(If you have seen Finding Nemo, you will know what I mean by the title….)
One cloudy sunless day at Half Moon Cay in the Bahamas, we went to meet the sting rays. This was Day Six of our 7-day Holland America cruise.
At first, I was hesitant to do this activity, because, Steve Irwin.
But we needed to have an excursion otherwise we would go crazy after the previous day spent at sea with absolutely nothing done but eat, read, lounge, exercise a bit, eat, read, nap, repeat. It certainly made for a very “relaxing” (read, boring) day indeed!
Stepping foot on Holland America’s private beach was much welcomed even though the weather wasn’t cooperating that day. I can still appreciate the fine white sand and the turquoise blue waters despite the overcast skies and slight drizzle. In fact, out of the other beaches (Grand Turk and St. Thomas) we have visited, this one tops it all. I think it was because there was more beach here, stretching all the way to the tip of the island so it didn’t feel as crowded. But then again, this was a private island so you don’t get other cruise ships docking.
Upon signing our
life away waivers for the sting ray activity, we waited for a few minutes for the group to converge and then we were herded to a waiting safari-like truck where we were brought to the other side of the island. This was where most of the water sports were done since it was in a lagoon with no beach but lots of rocks around instead. The sting rays were corralled further up the cove.
After a brief safety orientation, we were given floating vests and water shoes. We brought our own snorkeling gear for sanitary reasons. And then off we went down the dock where our guide was waiting for us.
Oh but the water was sooo chilly! Everyone was taking their own sweet time descending down the steps trying to get acclimatized to the temperature. Once we were in the water and fully submerged, it was okay, tolerable the least. Dang, the lack of sunshine!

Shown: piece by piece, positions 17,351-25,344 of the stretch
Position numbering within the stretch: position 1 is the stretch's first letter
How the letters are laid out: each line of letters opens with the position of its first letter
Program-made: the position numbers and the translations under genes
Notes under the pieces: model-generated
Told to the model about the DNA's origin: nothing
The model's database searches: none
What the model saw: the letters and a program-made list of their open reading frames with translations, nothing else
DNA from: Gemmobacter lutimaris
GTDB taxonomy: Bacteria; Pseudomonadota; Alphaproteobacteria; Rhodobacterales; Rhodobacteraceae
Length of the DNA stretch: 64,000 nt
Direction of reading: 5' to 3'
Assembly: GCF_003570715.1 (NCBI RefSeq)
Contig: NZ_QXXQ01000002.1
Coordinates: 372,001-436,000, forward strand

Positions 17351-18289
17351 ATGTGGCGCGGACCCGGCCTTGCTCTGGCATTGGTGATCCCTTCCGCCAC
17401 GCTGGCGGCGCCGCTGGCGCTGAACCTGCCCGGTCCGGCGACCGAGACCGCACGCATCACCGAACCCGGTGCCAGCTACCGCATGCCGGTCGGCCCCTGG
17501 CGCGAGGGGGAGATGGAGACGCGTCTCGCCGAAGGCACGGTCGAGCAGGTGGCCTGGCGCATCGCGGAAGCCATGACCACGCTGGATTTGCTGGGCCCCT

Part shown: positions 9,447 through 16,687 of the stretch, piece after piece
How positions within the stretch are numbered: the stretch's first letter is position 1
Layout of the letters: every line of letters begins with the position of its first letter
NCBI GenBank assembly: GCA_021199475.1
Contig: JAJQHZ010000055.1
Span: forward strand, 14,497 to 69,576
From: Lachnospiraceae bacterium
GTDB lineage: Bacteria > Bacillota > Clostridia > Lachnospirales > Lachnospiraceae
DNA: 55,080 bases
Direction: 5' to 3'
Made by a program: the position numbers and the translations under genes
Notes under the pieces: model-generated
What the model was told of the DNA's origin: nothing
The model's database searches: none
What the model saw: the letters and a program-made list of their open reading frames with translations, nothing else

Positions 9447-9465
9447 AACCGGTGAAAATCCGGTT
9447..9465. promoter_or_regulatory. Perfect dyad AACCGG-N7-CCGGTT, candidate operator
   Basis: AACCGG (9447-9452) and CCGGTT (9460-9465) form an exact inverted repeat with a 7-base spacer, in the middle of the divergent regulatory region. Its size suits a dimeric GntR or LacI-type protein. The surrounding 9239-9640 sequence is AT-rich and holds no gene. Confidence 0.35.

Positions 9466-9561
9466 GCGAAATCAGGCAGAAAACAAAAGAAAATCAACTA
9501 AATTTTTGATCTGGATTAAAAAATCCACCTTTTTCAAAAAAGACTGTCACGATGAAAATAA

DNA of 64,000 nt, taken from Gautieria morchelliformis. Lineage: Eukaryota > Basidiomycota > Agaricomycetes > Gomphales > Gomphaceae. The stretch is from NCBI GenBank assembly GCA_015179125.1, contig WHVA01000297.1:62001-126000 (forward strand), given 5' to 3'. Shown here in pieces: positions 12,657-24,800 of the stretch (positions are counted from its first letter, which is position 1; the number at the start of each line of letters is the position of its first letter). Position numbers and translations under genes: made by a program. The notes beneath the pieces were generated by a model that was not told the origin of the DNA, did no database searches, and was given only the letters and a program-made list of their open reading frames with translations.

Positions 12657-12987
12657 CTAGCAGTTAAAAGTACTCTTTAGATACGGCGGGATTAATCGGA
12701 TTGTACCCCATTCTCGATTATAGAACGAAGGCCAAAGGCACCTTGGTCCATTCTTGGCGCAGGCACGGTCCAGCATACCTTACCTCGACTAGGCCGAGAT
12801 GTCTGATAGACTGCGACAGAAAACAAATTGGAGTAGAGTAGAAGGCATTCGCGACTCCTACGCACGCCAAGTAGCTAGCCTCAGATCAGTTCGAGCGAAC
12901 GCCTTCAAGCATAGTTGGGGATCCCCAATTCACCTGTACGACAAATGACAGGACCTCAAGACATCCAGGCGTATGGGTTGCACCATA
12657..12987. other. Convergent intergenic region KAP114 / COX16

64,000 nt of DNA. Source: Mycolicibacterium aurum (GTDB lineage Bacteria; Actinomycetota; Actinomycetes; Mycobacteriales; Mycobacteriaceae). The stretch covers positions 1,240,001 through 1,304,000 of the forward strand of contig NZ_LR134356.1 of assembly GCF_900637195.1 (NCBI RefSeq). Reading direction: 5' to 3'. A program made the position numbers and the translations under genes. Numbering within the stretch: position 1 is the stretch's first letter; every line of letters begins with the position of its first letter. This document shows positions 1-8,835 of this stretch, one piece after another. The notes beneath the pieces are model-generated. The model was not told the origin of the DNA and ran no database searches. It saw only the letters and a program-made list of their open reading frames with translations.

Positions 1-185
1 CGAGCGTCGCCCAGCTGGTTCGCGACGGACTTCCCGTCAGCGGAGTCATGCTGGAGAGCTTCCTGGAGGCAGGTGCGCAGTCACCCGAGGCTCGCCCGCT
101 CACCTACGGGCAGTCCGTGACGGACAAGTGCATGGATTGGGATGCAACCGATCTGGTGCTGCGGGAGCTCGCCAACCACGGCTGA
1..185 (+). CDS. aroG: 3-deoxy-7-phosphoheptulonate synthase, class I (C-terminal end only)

So we snorkeled for a few minutes (I was trying to stay away as far away as I can) just watching the rays and the fish swim by before we were all called to the shallower part of the lagoon where we could all stand in chest or waist deep waters, depending on how tall or short you are. We were asked to form a circle while the “sting ray guy” was standing in the middle. He babbled another set of instructions and gave us some information about the sting rays he was in charge of. Because of his thick island accent, I could barely understand him plus the fact that we were surrounded by at least 10 or 15 sting rays, my mind just simply focused on watching these creatures while I froze in place.
He told us to touch them from the top and to avoid their tails and to shuffle on the sand when walking. Later on, he warned about getting a “sting ray hickie” when feeding them.
Because the sting rays knew him, they started converging en masse, excitedly flapping their wings and some of them even splashing the surface! I was excited and petrified at the same time. Every time a ray’s wing or whatever body part touches my foot or ankle or leg or worse, thigh, I emitted a loud screech-like giggle that my hubby gave me weird looks. I was the loudest I believe because some one said I was having so much fun that they enjoyed looking at me. What the?!?
One ray liked my friend a lot that he tried to climb up her back while I felt another’s tail brush my thigh. It had rough little sharp spikes and I was afraid I would get a rash or a little scrape from it. Thank God I didn’t get anything!
After a few minutes of observing and touching them, I did not, because they were already all over me (their skin felt velvety smooth), it was feeding time. The sting ray whisperer gave us another round of instructions on how to hold the squid the right way. The ray’s mouths are located on the underside of the belly so they would have to suction the food from below.
The guide went to each and everyone of us, standing beside us and showing us the right way to do it, guiding our hands lest we panic and forget all the safety instructions. There were a couple of squeamish folks who gave a tight grip on the squids and were having a back and forth battle with the sting rays. That would have been a sting ray hickie right there. I was lucky my squid got sucked to the ray’s vacuum mouth quickly, without incident. Phew!
We spent about an hour there and by the time we were done, my fingers were looking like dried prunes. Yes, it was still cold. It was a great experience for every one. The kids enjoyed it most especially, an educational experience for sure.
I just wished it was a sunny day!